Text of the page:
The CMHP’s success and effectiveness depends on the commitment of stakeholders throughout the community. Such cross-system collaboration is essential for the transition from the criminal justice system to the community mental health system. Program operations rely on collaboration among community stakeholders including: the State Attorney’s Office, the Public Defender’s Office, the Miami-Dade County Department of Corrections and Rehabilitation, the Florida Department of Children and Families, the Social Security Administration, public and private community mental health providers, Jackson Memorial Hospital-Public Health Trust, law enforcement agencies, family members, and mental health consumers.
Pre-Booking Jail Diversion Program
CIT PROGRAM: The 11th Judicial Circuit Criminal Mental Health Project (CMHP) has embraced and promoted the Crisis Intervention Team (CIT) training model developed in Memphis, Tennessee in the late 1980’s. Known as the Memphis Model, the purpose of CIT training is to set a standard of excellence for law enforcement officers with respect to treatment of individuals with mental illnesses. CIT officers perform regular duty assignment as patrol officers, but are also trained to respond to calls involving mental health crises. Officers receive 40 hours of specialized training in psychiatric diagnoses, suicide intervention, substance abuse issues, behavioral de-escalation techniques, trauma, the role of the family in the care of a person with mental illness, mental health and substance abuse laws, and local resources for those in crisis.
The training is designed to educate and prepare officers to recognize the signs and symptoms of mental illnesses, and to respond more effectively and appropriately to individuals in crisis. Because police officers are often first responders to mental health emergencies, it is essential that they know how mental illnesses can impact the behaviors and perceptions of individuals. CIT officers are skilled at de-escalating crises involving people with mental illnesses, while bringing an element of understanding and compassion to these difficult situations. When appropriate, individuals in crisis are assisted in accessing treatment facilities in lieu of being arrested and taken to jail.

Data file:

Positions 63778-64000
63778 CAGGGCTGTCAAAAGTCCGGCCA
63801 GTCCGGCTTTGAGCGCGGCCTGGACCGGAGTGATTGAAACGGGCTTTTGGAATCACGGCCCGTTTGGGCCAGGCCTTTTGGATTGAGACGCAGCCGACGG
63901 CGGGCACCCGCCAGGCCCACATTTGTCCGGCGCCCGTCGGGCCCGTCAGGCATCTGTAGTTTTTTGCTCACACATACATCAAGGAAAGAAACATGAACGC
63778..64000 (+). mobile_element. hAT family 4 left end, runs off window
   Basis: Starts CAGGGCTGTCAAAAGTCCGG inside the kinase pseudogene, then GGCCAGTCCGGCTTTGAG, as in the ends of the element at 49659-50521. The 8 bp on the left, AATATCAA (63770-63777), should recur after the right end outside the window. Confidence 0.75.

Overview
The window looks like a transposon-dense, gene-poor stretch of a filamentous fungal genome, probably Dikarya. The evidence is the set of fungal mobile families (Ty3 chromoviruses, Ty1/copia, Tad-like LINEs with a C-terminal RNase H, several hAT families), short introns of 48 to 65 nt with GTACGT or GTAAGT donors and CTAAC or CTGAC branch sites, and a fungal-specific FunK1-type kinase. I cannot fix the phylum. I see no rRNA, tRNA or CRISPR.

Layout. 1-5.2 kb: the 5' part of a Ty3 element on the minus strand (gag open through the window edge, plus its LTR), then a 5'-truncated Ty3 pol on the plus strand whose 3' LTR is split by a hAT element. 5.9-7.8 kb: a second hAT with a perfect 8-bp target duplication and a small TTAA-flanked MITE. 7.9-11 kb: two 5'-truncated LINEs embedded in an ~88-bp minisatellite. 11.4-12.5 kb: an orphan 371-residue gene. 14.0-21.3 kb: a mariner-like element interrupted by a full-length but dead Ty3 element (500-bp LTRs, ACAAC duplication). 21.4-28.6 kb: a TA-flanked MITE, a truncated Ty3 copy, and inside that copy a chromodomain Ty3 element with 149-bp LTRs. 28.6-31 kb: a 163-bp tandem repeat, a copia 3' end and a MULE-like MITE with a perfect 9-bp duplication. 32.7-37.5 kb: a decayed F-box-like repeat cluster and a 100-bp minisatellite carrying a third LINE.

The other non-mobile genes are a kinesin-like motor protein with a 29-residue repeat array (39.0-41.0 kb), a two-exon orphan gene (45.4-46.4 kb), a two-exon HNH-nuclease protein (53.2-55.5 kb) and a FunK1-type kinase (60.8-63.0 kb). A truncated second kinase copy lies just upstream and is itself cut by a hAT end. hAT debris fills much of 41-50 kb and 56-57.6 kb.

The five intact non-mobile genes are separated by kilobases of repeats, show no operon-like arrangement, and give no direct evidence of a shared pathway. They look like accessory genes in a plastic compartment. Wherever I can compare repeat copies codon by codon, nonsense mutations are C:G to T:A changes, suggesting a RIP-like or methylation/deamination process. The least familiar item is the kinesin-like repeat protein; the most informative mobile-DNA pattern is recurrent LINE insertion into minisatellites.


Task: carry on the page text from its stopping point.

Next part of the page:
OUTCOMES: To date, the CMHP has provided CIT training to more than 6,500 law enforcement officers from all 36 local municipalities in Miami-Dade County, as well as Miami-Dade Public Schools and the Department of Corrections and Rehabilitation. Countywide, CIT officers are estimated to respond to 16,000-19,000 mental health crisis calls per year. Last year alone, CIT officers from the Miami-Dade Police Department and City of Miami Police Department responded to more than 11,000 calls, resulting in nearly 1,700 diversions to crisis units and just 19 arrests. Since 2010, these two agencies have responded to nearly 72,000 mental health crisis calls resulting in 38,000 diversions to crisis units and 138 arrests.
City of Miami and Miami-Dade Police Departments Annual CIT Calls
|Miami-Dade PD +
|Diverted from Jail
|Transported to Crisis
|Use of Force
FISCAL IMPACT: As a result of CIT, the average daily census in the county jail system has dropped from 7,200 to 4,400 inmates (39% reduction), and the county has closed one entire jail facility at a cost-savings to taxpayers of $12 million per year. Across all law enforcement agencies in the county, it is estimated that CIT results in approximately 3,757 fewer jail bookings of people with serious mental illnesses annually. With an average length of stay of 29.2 days per booking at a cost of $156 per bed/day, this reduction in jail admissions results in 109,704 fewer inmate jail days (300 years) annually and a cost avoidance of over $17 million per year.